The dark side of the moon was shown to be turquoise.[27] Uncle Misho, the last shoeshiner of Sarajevo, died of a heart attack.[28] Sirgiorgiro Clardy, a pimp serving a prison sentence in Oregon for assaulting a john with his Jordans, filed suit against Nike for failing to label the sneakers as potentially dangerous, and biologists at the Centre of Excellence for Coral Reef Studies concluded that ocean acidification makes conchs less likely to use their strong feet.[29][30] An Illinois peacock froze to a pine tree, and thousands of Queensland’s little red flying foxes succumbed to heat stress. “They just fall in heaps at the base of trees,” said a bat conservationist, “like dripping chocolate.”[31][32] A Welshman was sentenced to six years in prison for the arson of a crisps plant in Crumlin, and an opposition politician in Zambia was arrested for comparing the country’s president to a sweet potato.[33][34] A doctor in Darwin, Australia, used olive oil to suffocate a cockroach stuck in a man’s ear, and authorities in Mooroopna, Australia, used olive oil to free a nude man stuck in his washing machine. “It was a bit like a birthing,” said the Mooroopna man.[35][36] The Colorado child-safety hotline 1-877-LUV-TOTS was found to have become a phone-sex hotline, and Internet users in Motherwell, Scotland, were found to average briefer visits to PornHub than users in Staines-upon-Thames.[37][38] Speaking at the Museum of Tolerance in Manhattan, Congressman Eliot Engel (D., N.Y.) requested that former NBA power forward Dennis Rodman cancel a planned basketball game in North Korea. “It would be like inviting Hitler to lunch,” said Engel.[39] The Chinese recycling tycoon Chen Guangbiao proposed to buy the Wall Street Journal. “I am very good,” said Chen, “at working with Jews.”[40]


Sign up and get the Weekly Review delivered to your inbox every Tuesday morning.

Share
Single Page

More from Anthony Lydgate:

From the July 2014 issue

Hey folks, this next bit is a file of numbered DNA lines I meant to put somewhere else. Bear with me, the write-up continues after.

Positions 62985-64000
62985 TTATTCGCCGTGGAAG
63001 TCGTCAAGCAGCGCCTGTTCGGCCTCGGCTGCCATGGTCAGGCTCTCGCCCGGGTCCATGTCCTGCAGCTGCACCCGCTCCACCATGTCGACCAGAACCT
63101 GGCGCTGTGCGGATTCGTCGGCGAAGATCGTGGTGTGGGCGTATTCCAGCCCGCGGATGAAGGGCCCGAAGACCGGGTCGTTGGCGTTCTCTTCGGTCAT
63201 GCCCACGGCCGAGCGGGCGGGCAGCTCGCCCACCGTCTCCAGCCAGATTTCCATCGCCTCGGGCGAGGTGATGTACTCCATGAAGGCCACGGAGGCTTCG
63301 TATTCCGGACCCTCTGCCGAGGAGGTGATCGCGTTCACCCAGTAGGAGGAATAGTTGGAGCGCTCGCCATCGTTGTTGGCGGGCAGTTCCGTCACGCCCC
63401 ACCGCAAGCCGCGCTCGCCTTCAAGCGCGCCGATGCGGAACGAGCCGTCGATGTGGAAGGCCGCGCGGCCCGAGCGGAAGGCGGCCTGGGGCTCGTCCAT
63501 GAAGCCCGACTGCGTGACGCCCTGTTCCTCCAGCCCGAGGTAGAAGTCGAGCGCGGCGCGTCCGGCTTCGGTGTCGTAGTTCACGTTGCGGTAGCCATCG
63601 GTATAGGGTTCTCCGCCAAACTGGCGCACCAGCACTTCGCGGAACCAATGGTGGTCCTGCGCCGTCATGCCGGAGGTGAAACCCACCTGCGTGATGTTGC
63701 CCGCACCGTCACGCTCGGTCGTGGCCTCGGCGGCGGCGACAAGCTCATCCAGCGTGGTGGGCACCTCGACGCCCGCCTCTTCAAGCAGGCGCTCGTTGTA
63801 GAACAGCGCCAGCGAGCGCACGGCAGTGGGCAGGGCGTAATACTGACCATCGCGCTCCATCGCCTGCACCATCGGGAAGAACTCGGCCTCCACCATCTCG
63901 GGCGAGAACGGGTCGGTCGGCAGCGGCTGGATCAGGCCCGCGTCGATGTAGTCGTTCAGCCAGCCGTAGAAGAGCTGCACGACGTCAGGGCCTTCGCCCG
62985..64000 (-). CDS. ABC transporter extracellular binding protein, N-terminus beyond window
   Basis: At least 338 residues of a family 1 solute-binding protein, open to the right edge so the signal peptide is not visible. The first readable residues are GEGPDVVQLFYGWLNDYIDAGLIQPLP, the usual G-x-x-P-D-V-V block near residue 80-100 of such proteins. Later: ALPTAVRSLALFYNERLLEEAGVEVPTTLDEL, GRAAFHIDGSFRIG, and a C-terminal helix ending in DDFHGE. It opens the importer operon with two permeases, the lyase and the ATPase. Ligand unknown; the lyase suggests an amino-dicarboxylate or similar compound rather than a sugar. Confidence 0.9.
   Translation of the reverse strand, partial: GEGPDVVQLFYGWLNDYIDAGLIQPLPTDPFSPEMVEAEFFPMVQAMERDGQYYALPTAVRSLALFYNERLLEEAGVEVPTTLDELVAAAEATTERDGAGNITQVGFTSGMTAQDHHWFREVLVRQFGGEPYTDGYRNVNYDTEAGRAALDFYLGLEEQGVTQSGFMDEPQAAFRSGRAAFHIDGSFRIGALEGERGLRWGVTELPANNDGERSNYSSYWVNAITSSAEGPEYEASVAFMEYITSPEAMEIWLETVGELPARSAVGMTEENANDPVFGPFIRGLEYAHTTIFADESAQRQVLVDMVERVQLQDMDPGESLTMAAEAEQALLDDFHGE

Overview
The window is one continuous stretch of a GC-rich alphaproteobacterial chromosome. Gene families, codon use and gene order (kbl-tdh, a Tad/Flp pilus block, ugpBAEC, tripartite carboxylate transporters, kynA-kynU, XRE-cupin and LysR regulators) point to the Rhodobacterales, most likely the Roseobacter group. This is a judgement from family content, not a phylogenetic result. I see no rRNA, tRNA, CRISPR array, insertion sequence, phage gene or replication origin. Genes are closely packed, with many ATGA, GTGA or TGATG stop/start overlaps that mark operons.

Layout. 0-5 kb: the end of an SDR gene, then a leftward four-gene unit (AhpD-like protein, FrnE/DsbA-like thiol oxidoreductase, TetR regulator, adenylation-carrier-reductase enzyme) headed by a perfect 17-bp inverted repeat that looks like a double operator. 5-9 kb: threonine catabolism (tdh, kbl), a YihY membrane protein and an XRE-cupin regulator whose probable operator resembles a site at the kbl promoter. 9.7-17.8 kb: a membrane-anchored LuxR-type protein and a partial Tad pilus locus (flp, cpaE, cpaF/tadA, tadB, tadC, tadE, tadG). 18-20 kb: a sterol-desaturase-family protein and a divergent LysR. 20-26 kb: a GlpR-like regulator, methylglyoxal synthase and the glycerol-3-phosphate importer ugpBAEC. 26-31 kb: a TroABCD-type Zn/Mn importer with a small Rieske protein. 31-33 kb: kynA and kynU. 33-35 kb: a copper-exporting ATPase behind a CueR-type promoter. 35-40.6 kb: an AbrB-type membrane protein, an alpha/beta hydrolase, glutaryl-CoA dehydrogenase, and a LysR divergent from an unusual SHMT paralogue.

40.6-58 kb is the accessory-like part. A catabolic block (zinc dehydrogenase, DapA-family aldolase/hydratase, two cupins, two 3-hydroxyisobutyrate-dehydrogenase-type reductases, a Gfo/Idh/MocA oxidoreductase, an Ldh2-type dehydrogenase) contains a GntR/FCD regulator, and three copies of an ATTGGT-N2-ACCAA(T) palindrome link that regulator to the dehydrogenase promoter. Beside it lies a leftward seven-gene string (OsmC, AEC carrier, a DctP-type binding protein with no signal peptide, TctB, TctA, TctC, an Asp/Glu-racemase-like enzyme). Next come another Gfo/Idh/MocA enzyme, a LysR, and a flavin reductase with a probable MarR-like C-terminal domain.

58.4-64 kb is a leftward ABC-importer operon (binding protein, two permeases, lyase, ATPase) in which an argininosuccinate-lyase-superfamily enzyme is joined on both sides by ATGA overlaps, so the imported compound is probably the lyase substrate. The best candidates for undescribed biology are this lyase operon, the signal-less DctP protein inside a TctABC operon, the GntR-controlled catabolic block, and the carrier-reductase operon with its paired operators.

Vulgar Materialism

Weekly Review April 8, 2014, 8:00 am

Weekly Review

Afghanistan votes, the U.S. Supreme Court rules in favor of wealthy political donors, and China standardizes its pets 

Weekly Review February 25, 2014, 8:00 am

Weekly Review

Upheaval in Ukraine, yobbery in the United Kingdom, and a historic douche in the United States

Get access to 167 years of
Harper’s for only $45.99

United States Canada

CATEGORIES

THE CURRENT ISSUE

November 2017

Preaching to The Choir

= Subscribers only.
Sign in here.
Subscribe here.

Monumental Error

= Subscribers only.
Sign in here.
Subscribe here.

Star Search

= Subscribers only.
Sign in here.
Subscribe here.

Pushing the Limit

= Subscribers only.
Sign in here.
Subscribe here.

Bumpy Ride

Bad Dog

= Subscribers only.
Sign in here.
Subscribe here.

view Table Content

FEATURED ON HARPERS.ORG

Article
Monumental Error·

= Subscribers only.
Sign in here.
Subscribe here.

In 1899, the art critic Layton Crippen complained in the New York Times that private donors and committees had been permitted to run amok, erecting all across the city a large number of “painfully ugly monuments.” The very worst statues had been dumped in Central Park. “The sculptures go as far toward spoiling the Park as it is possible to spoil it,” he wrote. Even worse, he lamented, no organization had “power of removal” to correct the damage that was being done.

Illustration by Steve Brodner
Article
Star Search·

= Subscribers only.
Sign in here.
Subscribe here.

On December 3, 2016, less than a month after Donald Trump was elected president, Amanda Litman sat alone on the porch of a bungalow in Costa Rica, thinking about the future of the Democratic Party. As Hillary Clinton’s director of email marketing, Litman raised $180 million and recruited 500,000 volunteers over the course of the campaign. She had arrived at the Javits Center on Election Night, arms full of cheap beer for the campaign staff, minutes before the pundits on TV announced that Clinton had lost Wisconsin. Later that night, on her cab ride home to Brooklyn, Litman asked the driver to pull over so she could throw up.